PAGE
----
Storyline: Mr Toad is a wealthy, high-spirited animal who lives in a mansion. He has his boat, and he loves to go boating on the river Thames; when out with his friends Ratty and Moley (and their dog), he delights in speeding up and down the river in his boat Preference. One day Mr Toad decides he wants to go boating by himself and does so without asking Ratty or Moley. The result is a series of misadventures: he crashes into the bathing house, nearly sinks his boat in a weir, and ends up in prison for stealing a car (he had mistaken it for his own with which he had meant to return home).

Pride and Prejudice by Jane Austen: About 188,000 Words

The story is set in England on an estate near the fictional town of Meryton in Hertfordshire. The Bennet family’s home is Longbourn House, located near the fictional market town of Meryton in Hertfordshire, England. The 300-year-old estate is described as an idyllic rural paradise. It is the home to Mr Bennet and Mrs Bennet and their five unmarried daughters, with a small income from farming that supports them all.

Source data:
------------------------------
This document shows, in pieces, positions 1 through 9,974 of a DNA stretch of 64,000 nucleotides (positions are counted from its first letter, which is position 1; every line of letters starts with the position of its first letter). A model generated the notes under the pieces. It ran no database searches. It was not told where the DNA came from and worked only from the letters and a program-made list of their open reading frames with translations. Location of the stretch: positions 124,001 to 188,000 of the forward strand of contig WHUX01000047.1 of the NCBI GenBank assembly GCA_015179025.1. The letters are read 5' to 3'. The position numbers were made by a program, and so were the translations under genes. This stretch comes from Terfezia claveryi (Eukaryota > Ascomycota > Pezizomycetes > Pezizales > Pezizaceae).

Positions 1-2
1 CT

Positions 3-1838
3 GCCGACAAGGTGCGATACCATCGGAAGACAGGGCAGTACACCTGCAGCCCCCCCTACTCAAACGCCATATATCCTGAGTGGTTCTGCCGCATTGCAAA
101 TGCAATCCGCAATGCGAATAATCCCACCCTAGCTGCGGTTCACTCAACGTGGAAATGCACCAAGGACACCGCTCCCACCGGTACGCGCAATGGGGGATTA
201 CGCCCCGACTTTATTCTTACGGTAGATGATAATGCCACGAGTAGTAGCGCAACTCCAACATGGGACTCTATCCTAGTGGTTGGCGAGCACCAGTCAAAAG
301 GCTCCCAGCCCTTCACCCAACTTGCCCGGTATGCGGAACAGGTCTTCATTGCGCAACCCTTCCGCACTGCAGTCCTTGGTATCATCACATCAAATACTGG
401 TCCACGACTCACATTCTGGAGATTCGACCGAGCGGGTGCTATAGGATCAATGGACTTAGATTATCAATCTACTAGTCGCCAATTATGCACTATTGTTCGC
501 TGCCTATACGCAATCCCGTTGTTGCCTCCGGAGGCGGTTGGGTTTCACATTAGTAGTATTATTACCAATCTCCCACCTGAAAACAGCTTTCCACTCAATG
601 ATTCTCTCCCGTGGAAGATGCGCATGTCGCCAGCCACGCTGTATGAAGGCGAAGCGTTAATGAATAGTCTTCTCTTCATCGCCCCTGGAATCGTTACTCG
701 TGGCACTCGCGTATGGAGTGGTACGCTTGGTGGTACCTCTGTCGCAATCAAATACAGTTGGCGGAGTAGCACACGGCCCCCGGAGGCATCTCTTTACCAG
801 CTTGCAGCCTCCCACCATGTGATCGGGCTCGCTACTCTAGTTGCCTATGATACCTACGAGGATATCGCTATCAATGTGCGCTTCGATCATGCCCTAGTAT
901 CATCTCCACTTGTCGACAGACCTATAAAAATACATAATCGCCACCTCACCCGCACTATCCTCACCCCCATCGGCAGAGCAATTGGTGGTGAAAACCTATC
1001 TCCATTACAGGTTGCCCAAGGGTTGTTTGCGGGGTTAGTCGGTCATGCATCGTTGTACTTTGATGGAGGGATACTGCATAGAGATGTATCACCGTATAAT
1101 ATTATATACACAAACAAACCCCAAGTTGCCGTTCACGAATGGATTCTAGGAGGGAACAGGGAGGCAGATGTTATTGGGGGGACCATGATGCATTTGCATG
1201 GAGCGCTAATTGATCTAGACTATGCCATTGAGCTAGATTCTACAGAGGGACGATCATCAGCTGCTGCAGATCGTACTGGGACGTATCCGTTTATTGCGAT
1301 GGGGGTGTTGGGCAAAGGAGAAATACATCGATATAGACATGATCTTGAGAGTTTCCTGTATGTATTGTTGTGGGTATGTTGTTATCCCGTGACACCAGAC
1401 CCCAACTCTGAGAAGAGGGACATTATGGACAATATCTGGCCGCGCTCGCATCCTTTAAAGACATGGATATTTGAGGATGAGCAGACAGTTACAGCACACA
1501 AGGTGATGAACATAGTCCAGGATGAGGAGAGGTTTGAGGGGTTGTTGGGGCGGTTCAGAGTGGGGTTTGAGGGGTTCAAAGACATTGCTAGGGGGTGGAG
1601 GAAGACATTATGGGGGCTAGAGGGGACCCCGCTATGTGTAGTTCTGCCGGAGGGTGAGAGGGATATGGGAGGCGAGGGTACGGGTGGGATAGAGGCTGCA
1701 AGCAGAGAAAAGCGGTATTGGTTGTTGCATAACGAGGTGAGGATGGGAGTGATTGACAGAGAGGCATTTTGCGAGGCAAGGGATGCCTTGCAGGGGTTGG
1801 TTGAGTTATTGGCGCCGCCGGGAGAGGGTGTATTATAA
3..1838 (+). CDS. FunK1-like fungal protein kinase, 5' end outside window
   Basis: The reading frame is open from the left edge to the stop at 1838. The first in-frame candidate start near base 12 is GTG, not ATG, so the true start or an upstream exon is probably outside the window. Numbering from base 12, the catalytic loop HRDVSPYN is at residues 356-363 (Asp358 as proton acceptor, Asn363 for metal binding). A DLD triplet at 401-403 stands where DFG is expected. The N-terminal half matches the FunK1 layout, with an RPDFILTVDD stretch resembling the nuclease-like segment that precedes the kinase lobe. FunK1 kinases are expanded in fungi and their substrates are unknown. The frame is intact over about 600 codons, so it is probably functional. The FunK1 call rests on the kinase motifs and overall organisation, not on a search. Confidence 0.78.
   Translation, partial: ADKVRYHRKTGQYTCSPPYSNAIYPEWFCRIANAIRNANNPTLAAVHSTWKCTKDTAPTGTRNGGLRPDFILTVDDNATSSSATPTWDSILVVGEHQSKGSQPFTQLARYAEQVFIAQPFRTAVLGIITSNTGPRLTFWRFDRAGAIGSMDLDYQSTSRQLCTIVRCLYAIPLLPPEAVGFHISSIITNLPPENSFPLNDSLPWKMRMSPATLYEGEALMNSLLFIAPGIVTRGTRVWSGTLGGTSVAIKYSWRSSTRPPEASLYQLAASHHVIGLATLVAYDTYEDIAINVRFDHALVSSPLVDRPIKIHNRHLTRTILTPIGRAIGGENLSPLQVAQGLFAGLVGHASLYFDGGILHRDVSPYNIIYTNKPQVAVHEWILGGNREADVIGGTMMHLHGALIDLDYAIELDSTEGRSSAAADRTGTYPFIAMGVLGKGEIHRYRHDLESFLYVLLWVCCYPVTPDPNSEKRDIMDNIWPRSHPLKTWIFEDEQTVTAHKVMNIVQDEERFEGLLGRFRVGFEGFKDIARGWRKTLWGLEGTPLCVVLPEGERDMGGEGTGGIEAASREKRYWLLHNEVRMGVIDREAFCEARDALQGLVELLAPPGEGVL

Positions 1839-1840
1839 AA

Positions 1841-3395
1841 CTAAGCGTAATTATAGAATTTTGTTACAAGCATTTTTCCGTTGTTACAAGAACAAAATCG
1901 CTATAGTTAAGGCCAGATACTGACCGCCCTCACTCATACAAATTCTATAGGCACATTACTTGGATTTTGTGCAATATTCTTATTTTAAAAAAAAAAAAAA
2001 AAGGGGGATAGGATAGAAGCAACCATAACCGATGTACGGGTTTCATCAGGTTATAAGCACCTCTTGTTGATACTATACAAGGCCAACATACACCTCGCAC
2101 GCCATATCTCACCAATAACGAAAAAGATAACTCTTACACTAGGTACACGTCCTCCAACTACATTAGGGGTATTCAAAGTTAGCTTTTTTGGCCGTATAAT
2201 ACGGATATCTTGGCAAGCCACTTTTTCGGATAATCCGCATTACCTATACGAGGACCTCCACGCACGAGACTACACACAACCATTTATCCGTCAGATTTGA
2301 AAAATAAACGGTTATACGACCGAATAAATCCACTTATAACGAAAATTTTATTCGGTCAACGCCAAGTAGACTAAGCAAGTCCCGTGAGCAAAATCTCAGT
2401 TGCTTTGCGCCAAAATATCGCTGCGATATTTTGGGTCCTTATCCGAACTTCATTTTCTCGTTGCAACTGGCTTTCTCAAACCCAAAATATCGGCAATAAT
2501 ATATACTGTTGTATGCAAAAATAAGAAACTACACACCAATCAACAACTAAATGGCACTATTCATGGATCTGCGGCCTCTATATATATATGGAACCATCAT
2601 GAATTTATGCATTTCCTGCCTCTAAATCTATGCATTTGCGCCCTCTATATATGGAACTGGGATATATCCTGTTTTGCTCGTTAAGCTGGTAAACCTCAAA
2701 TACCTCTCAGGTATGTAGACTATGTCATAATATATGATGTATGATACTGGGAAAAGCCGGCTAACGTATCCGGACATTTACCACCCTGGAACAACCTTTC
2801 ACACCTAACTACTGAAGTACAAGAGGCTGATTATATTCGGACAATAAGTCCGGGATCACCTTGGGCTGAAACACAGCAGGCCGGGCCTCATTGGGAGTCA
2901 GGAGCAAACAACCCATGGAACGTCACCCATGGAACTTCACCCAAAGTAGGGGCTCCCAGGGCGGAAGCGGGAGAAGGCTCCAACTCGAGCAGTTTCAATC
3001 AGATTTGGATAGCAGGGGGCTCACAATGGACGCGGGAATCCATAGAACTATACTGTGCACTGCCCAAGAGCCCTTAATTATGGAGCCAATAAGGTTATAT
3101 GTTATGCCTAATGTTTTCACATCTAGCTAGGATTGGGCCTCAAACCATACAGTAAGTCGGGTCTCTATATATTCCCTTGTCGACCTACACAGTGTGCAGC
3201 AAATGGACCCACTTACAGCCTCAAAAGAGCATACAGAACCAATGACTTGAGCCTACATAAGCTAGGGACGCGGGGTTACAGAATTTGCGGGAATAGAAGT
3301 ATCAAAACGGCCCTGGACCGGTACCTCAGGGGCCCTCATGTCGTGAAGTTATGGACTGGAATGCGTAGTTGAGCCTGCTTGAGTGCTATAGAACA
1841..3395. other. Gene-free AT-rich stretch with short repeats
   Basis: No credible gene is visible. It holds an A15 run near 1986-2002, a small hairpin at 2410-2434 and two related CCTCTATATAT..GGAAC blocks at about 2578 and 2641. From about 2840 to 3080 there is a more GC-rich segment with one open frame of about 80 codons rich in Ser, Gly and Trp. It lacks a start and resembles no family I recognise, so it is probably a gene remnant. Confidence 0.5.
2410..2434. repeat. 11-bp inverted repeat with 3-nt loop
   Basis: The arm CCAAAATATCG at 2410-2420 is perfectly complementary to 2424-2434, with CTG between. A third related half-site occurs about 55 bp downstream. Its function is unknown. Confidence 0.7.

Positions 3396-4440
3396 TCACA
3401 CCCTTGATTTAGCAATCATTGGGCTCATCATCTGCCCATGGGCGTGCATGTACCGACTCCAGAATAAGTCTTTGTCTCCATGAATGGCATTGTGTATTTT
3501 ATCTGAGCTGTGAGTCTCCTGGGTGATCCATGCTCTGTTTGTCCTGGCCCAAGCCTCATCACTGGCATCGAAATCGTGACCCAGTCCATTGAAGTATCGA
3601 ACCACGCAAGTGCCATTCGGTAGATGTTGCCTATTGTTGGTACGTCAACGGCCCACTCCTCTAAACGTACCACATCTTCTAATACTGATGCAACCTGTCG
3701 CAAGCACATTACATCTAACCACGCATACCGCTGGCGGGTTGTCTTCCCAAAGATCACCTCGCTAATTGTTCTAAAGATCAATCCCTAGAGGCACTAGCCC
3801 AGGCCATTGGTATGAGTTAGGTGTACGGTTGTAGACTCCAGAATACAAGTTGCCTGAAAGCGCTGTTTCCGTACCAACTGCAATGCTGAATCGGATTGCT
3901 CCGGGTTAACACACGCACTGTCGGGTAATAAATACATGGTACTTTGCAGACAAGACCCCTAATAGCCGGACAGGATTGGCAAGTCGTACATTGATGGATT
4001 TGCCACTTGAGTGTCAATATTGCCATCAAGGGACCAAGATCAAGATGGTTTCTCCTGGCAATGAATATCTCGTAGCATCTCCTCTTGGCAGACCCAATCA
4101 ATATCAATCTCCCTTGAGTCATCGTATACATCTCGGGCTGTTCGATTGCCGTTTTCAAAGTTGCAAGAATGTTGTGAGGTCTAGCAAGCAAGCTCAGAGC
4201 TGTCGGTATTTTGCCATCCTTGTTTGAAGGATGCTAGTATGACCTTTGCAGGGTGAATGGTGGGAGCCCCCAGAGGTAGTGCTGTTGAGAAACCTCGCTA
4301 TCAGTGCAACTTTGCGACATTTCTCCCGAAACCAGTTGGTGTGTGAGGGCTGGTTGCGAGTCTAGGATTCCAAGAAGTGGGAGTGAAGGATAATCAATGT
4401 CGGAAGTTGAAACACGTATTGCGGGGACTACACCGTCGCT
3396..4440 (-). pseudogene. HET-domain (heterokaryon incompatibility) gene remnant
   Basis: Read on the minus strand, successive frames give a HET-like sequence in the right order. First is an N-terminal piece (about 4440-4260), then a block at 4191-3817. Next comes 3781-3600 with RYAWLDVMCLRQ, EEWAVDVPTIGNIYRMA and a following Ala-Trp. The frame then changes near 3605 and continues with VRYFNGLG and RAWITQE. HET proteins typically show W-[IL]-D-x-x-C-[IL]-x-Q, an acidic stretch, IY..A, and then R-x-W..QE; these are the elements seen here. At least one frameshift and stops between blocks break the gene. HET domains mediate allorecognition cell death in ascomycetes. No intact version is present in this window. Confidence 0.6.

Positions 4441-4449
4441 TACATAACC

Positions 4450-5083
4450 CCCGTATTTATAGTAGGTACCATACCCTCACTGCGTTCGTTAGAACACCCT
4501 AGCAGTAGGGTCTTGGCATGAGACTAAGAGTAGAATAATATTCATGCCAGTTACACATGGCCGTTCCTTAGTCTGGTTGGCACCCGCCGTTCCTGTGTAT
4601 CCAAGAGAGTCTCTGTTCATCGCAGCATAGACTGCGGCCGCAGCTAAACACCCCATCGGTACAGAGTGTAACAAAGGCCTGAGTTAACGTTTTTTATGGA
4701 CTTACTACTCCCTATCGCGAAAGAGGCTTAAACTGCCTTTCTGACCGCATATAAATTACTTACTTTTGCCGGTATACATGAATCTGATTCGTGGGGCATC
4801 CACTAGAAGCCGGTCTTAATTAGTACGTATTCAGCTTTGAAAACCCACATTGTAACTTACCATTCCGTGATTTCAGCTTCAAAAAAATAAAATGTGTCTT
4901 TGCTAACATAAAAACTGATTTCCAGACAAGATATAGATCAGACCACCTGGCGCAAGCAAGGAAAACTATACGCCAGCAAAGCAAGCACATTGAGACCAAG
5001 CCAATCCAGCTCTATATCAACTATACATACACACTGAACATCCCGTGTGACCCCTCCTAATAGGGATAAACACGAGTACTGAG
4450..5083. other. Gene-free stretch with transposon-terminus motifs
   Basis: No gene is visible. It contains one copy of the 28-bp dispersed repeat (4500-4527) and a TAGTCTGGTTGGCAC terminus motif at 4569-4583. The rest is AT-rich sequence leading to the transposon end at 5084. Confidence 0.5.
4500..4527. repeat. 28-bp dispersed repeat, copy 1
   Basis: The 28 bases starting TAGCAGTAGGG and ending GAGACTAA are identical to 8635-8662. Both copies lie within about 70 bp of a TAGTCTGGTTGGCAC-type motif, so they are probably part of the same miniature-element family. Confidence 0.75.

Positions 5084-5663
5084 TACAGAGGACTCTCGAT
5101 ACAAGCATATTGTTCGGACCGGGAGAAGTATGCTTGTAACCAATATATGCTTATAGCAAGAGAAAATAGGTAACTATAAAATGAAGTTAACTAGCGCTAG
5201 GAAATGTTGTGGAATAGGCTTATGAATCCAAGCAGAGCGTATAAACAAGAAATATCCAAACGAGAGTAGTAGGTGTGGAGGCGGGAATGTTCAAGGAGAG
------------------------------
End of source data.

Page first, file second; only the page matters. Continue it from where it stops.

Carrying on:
Storyline: The story focuses on Mr Fitzwilliam Darcy, a wealthy gentleman of imperious manner, proud temper and £10,000 a year (about £800 thousand in today’s money), who is an eligible bachelor. He is the son of Mr Darcy senior, who made his fortune as an investor and landowner through trade in South Carolina. The story follows the emotional development of Elizabeth Bennet, his young female companion from early in the novel. Elizabeth first dislikes Mr Dacy and then gradually learns to understand him. She overcomes her prejudice which stems from a sense of inferiority that is fed by an inaccurate representation of his character.

The Hobbit by JRR Tolkien: About 255,000 Words